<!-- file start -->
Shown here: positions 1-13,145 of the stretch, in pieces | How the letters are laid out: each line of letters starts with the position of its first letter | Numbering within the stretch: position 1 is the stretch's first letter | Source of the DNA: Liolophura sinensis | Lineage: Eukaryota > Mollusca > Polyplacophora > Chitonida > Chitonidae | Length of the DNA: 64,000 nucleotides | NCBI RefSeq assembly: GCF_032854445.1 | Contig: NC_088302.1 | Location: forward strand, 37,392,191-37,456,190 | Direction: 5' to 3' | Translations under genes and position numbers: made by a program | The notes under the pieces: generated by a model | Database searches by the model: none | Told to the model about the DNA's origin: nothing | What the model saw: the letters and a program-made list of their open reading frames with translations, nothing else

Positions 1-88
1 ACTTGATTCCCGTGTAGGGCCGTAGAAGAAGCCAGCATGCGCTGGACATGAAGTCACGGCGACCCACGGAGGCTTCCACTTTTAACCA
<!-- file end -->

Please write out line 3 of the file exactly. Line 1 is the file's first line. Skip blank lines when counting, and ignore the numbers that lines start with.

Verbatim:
1 ACTTGATTCCCGTGTAGGGCCGTAGAAGAAGCCAGCATGCGCTGGACATGAAGTCACGGCGACCCACGGAGGCTTCCACTTTTAACCA